What role do our solution provider partners play when choosing and implementing new products and innovations? More importantly, what role should they play? What questions are the most important for loss prevention leaders to ask? What are some of the primary considerations that are part of the decision-making process? What role should the solution provider play in how the innovation is implemented in the field?
When it comes to managing critical products and services, retail loss prevention leaders can no longer rely on “vendors” that simply sell products to help us with game-changing decisions. We need solution provider partners that can help us along every step of the way, from the time a product is purchased up to and including implementation in the field and beyond.
When we discuss innovation as part of the loss prevention process, our thoughts must reach beyond any given product or technology and consider all the creative processes that are part of helping our business fulfill our needs and goals. Having the right solution provider partners that we trust and are capable of making the process successful is often as important as the innovation itself.
To help us answer some of these critical questions, LP Magazine sat down with several industry experts and trusted solution provider partners—Protos Security Vice President of Strategic Accounts Kris Vece, LPQ; ALTO USA Vice President of Marketing, Community Relations, and Partnerships Rhett Asher; CONTROLTEK USA Chief Strategy Officer and Chief Information Security Officer Tom Meehan, CFI; and LiveView Technologies Chief Business Development Officer David Studdert—to share their insights on the role of solution providers and the expectations that retail loss prevention leaders should have when making these important decisions.
When we talk about innovation, we must consider all the creative processes that are part of putting the innovation together, releasing it as a product, and implementing that product or service in the field. When exploring new innovations, what questions do you feel are most important for loss prevention leaders to ask of their solution providers?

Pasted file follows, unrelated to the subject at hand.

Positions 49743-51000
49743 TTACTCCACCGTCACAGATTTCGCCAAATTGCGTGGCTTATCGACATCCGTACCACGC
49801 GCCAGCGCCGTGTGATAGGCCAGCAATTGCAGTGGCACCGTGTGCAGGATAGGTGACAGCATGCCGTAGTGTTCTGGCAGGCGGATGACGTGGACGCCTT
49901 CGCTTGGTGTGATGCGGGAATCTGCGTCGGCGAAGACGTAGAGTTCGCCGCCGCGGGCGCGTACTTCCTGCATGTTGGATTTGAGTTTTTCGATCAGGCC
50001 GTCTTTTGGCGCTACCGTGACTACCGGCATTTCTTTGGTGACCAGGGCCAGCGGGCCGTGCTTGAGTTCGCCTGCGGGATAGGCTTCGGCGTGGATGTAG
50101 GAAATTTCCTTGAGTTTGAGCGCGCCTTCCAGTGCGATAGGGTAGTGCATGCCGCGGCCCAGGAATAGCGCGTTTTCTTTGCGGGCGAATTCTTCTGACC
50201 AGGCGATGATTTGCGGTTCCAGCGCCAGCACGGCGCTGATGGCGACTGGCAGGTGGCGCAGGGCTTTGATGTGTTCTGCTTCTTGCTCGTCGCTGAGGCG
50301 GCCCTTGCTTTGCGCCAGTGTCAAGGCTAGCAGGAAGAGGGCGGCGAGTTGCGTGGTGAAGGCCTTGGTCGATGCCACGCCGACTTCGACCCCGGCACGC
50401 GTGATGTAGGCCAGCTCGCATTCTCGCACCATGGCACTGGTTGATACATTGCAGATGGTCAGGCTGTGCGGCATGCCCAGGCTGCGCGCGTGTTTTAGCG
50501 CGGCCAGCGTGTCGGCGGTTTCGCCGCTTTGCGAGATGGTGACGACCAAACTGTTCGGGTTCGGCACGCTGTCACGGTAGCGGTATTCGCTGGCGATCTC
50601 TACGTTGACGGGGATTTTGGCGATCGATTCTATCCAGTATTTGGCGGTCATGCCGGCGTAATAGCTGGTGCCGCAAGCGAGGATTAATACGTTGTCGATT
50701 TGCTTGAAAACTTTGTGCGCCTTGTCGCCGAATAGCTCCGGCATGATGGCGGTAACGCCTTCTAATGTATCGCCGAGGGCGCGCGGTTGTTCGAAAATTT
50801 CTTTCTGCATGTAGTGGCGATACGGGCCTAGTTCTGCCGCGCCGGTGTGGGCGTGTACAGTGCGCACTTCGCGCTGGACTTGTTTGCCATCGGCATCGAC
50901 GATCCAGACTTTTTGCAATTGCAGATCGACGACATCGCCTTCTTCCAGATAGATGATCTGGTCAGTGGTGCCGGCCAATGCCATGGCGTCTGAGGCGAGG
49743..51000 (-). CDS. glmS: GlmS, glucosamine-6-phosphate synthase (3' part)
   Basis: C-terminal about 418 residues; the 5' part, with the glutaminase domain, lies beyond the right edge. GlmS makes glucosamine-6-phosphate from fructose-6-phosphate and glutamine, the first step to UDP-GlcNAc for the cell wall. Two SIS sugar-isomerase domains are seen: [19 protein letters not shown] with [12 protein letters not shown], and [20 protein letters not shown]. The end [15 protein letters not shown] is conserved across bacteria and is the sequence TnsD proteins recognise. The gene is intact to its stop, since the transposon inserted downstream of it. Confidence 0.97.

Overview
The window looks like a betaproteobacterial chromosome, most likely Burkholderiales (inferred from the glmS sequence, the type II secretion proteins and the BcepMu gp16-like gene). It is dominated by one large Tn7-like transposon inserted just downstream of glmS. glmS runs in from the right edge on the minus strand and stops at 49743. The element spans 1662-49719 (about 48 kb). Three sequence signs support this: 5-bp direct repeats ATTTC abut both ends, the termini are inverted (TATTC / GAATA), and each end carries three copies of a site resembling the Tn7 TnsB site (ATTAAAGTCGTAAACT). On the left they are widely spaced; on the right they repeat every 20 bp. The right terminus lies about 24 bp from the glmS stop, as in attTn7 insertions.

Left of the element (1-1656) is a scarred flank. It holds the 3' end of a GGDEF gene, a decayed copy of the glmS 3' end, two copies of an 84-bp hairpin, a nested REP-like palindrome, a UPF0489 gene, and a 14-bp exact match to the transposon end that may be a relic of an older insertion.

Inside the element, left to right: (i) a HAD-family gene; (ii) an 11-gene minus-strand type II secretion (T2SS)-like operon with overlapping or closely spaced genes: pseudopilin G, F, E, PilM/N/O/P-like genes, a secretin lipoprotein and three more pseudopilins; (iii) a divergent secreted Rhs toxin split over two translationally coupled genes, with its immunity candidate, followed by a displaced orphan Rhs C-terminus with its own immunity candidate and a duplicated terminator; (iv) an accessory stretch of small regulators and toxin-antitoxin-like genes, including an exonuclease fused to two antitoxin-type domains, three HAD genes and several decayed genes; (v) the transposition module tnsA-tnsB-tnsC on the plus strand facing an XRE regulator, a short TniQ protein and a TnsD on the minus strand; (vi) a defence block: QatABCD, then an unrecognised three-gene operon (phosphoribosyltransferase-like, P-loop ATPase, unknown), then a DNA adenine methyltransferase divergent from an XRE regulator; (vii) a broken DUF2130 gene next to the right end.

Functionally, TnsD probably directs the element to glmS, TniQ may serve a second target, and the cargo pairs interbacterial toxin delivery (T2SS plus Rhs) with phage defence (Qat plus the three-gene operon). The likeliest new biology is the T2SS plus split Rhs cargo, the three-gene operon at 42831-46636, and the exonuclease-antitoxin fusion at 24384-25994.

Vece: Several things come to mind. First, what is the problem that needs to be solved? Does the resolution solve the problem? What amount of time and energy must be spent on this solution? How much time do I have to manage it? What is the reduction in shrink provided by the end solution? Is the result worth the cost?
Meehan: I would add that it’s important to gain a better understanding of when and where the solution has been previously adopted to help make an educated decision on whether or not the product or service will work for you. Is it new? Often when we talk about innovation we automatically imply that it’s a new gadget or technology—but sometimes it’s just a different way to implement an existing tool. So, if it was successful, where did that success come from? Will it work for you?
The solution provider really needs to understand the problem you’re trying to solve. There needs to be a shared understanding of how the product or service was developed, how it will help solve the need or opportunity within that particular organization and determine the potential return on investment for the retail partner.
Studdert: I absolutely agree. Identifying the need or opportunity we are solving is paramount. Taking the steps to ensure those needs are clearly understood by both parties is the key to any success. Each solution provider considers themselves to be innovators in their own world. We’re creating technologies and services and often we duplicate some of that process. But an important question involves determining whether this new innovation will fit into whatever that broader innovation toolbox might be.
When looking at new technologies for example, how does that specific technology either interact or integrate with the existing tool set currently being used? How do we begin building additional data sets that take us further? All of us can get siloed. We can get monolithic in the way we approach things. But by looking at the broader space, we recognize there are some great technologies and great companies that can help us become better. Asking those questions is the best place to start.
Rhett, during your career you’ve been involved with a wide range of innovations, different types of products, different types of services. What can you add that might be useful for our practitioners?
Asher: I think my colleagues all make great points. Some of the best conversations I’ve had with LP leaders revolve around trying to understand their pain points. As long as you understand those pain points, you can really begin to solve problems by working with your clients.
Is the solution a short-term fix or a long-term solution? Will you have to look for a new solution in two years, or is this an innovation that will stand the test of time? Will this solution or innovation play nicely and enhance a product or service that’s already in place? Having a collaborative approach as a true partner makes the most sense.